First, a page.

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CADDIS Volume 2: Sources, Stressors & Responses

Temperature

Temperature: Detailed Conceptual Diagram

temperature detailed diagram

Click diagram to view larger version


Diagram narrative

Temperature directly influences the physical, chemical, and biological processes and attributes of aquatic ecosystems. As a result, changes in water temperature and thermal regime can significantly impact the structure and function of aquatic communities. The temperature conceptual model diagram depicts sources and land use and channel alterations that alter the delivery of heat to streams near the top of the figure, leading down the diagram to steps in the causal pathway, proximate stressors, modes of action, and eventually biological responses at the bottom. This narrative generally follows the diagram from top to bottom, left to right.

This temperature diagram is most applicable to wadeable streams. Temperature dynamics in larger streams may be driven by different factors; for example, some human activities included here (e.g., removal of riparian vegetation) will have less impact on larger streams that rely less on riparian trees for shading.

Linking sources to proximate stressors

There are a few direct anthropogenic inputs that affect water temperature. For example, upstream impoundments may increase or decrease stream temperatures depending on the type of release (i.e., hypolimnetic vs. epilimnetic), and discharge of heated industrial effluents can increase stream temperatures and affect the rate of temperature change (e.g., causing a rapid drop in stream temperatures during periods of discharge cessation). However, most human activities alter stream thermal regimes through land cover alteration and subsequent changes in the delivery and distribution of heat from the ultimate source – solar radiation.

Watershed land cover alteration (e.g., vegetation removal) can increase warmwater inputs by increasing solar heating of the land and heated surface runoff from impervious surfaces. Riparian land cover alteration and devegetation increases stream temperatures by increasing solar radiative heating, either by directly decreasing canopy cover and shading or by increasing stream bank erosion and stream channel width (i.e., leading to slower, shallower water and decreased importance of canopy cover). These land cover changes also may affect thermal buffering capacity. For example, groundwater inputs can help mediate temperature increases, as groundwater often is cooler than surface waters, especially in summer. If groundwater inputs are reduced (e.g., due to decreased infiltration and groundwater recharge), coldwater inputs may decrease and this temperature-buffering capacity may be lost.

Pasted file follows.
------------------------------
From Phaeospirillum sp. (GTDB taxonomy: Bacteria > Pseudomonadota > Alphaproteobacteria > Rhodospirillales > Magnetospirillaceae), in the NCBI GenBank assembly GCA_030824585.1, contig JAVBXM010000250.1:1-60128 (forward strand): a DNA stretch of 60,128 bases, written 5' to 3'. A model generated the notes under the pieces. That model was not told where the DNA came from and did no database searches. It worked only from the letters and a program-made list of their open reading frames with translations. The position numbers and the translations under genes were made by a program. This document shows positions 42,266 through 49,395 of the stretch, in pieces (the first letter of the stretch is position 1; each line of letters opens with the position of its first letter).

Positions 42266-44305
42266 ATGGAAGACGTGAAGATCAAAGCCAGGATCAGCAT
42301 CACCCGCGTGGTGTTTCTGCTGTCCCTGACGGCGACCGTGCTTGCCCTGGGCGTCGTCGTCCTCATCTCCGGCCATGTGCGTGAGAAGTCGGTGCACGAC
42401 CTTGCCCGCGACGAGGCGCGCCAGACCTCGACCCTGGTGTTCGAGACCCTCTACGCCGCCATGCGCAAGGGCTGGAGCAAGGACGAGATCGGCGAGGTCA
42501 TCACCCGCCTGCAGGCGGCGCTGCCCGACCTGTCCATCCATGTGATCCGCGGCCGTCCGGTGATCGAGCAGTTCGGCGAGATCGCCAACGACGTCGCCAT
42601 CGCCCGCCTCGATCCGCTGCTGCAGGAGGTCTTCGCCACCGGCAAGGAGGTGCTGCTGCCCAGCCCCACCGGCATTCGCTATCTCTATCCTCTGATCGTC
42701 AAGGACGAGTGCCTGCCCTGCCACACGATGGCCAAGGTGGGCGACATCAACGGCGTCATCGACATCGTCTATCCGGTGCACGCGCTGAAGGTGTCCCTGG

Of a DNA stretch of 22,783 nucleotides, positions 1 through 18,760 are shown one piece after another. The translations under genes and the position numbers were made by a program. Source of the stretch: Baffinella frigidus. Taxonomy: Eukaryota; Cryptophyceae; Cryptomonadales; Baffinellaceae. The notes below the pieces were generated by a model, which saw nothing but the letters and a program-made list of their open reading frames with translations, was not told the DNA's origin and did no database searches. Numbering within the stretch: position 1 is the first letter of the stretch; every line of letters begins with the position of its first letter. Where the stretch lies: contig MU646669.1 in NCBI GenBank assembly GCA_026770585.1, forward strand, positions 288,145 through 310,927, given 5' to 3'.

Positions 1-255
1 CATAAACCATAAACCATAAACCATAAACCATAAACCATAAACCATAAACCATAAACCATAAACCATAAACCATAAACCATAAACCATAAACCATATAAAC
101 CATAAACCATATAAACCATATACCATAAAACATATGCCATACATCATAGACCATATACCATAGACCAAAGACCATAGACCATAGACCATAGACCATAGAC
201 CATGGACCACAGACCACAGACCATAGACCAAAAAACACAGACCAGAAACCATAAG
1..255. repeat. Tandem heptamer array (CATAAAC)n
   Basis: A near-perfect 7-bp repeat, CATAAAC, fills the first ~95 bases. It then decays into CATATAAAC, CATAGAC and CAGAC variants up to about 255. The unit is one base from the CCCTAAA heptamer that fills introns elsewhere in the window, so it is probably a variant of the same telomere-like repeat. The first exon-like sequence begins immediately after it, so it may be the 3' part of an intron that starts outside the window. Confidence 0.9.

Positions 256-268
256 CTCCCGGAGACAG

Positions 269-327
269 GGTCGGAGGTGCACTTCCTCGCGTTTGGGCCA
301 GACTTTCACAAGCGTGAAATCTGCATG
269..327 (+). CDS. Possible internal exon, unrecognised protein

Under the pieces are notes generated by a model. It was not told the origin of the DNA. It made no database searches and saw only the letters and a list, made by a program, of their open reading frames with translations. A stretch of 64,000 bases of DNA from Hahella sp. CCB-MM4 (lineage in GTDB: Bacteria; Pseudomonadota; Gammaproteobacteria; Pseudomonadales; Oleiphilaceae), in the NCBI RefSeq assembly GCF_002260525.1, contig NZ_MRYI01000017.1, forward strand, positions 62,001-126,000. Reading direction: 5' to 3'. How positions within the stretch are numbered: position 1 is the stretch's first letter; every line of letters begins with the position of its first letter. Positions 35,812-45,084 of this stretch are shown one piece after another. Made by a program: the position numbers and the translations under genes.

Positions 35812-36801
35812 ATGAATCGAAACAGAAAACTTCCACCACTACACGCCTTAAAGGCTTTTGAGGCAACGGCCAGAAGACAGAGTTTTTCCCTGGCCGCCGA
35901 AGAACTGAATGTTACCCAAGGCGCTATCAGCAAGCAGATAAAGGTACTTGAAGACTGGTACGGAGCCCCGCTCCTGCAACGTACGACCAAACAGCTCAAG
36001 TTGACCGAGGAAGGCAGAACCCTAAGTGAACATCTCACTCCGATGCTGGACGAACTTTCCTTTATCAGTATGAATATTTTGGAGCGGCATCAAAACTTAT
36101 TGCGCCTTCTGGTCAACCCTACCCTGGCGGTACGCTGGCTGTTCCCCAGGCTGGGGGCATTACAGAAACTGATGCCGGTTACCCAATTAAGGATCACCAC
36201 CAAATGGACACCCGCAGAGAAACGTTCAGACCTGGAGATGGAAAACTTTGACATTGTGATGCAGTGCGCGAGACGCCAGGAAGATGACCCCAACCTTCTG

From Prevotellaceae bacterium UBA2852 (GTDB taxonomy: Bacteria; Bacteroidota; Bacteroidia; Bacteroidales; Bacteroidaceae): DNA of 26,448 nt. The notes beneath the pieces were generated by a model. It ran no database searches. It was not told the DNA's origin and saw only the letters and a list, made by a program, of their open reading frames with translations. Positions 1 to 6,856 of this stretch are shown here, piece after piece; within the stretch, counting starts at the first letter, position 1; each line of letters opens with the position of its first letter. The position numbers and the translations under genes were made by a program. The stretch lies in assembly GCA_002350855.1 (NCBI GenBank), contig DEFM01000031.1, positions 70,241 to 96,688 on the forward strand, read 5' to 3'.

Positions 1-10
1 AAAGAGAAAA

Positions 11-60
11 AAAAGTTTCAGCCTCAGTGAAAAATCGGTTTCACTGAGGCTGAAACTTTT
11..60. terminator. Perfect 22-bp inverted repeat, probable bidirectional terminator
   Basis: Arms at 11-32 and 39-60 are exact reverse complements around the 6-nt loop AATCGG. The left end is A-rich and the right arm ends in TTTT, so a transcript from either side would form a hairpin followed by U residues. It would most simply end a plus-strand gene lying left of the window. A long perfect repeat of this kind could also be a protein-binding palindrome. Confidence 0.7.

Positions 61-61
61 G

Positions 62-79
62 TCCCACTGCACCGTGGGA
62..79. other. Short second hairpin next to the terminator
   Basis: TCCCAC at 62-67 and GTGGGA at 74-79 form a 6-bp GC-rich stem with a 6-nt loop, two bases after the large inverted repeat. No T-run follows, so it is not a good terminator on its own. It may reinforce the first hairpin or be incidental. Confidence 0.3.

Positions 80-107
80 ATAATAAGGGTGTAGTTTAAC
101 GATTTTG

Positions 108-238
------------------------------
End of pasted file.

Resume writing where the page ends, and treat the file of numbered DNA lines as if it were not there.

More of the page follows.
Downstream impoundments increase water retention time and surface area, increasing the temperature of impounded water. Surface water withdrawals decrease the volume of water, decreasing buffering capacity. Channel alteration, including tiling, also can affect the ability of a stream to “buffer” various heating processes by reducing hyporheic exchange and groundwater recharge. Groundwater withdrawals not only decrease the volume of water, but also coldwater inputs [for a more detailed examination of stream temperature processes, see Poole and Berman (2001)].

Changes in water temperature can be closely related to several other stressors. For example, DO saturation concentration decreases and dissolution of ionic compounds increases at warmer temperatures, so temperature increases can contribute to problems with these stressors. Increases in suspended sediments can increase temperature by increasing heat absorption, and reductions in baseflow (i.e., groundwater discharge) also can lead to water temperature increases.

Linking proximate stressors to biological impairment

Altered stream temperature regimes can cause biological impairment through a variety of direct and indirect mechanisms. Acute lethality to organisms occurs when maximum stream temperatures exceed thermal tolerances for a sufficient period of time, or when the rate of water temperature change is so fast that organisms are unable to acclimate. Consequently, shifts in community structure, from coldwater to warmwater taxa, may be observed. In fact, many coldwater species are limited in their distribution by maximum stream temperatures during summer; conversely, the distribution of warmwater species may be limited by minimum winter temperatures, and thus, reductions in minimum stream temperatures may be particularly relevant for these taxa (Scheller et al. 1999).

Chronic thermal stress can manifest in aquatic organisms through a variety of mechanisms, including increased parasitism and disease and changes in behavior or condition. Increased temperatures also lead to higher metabolic rates, and associated increases in energy requirements; if increased energy requirements are not accompanied by increased food intake, then organism health and fitness can be impaired.

The timing of temperature changes also is of critical importance to the ecological health of aquatic ecosystems. For example, developmental and reproductive cycles of many species are closely tied to seasonal changes in stream temperatures and/or the rate of heat accumulation in the stream. Changes in timing of such thermal cues, due to either increased or decreased temperatures, can alter the timing of insect emergence, fish migration, and other activities, disrupting natural life cycles and predator-prey relationships. Any of these direct or indirect temperature effects can contribute to biological impairment of aquatic communities.

References

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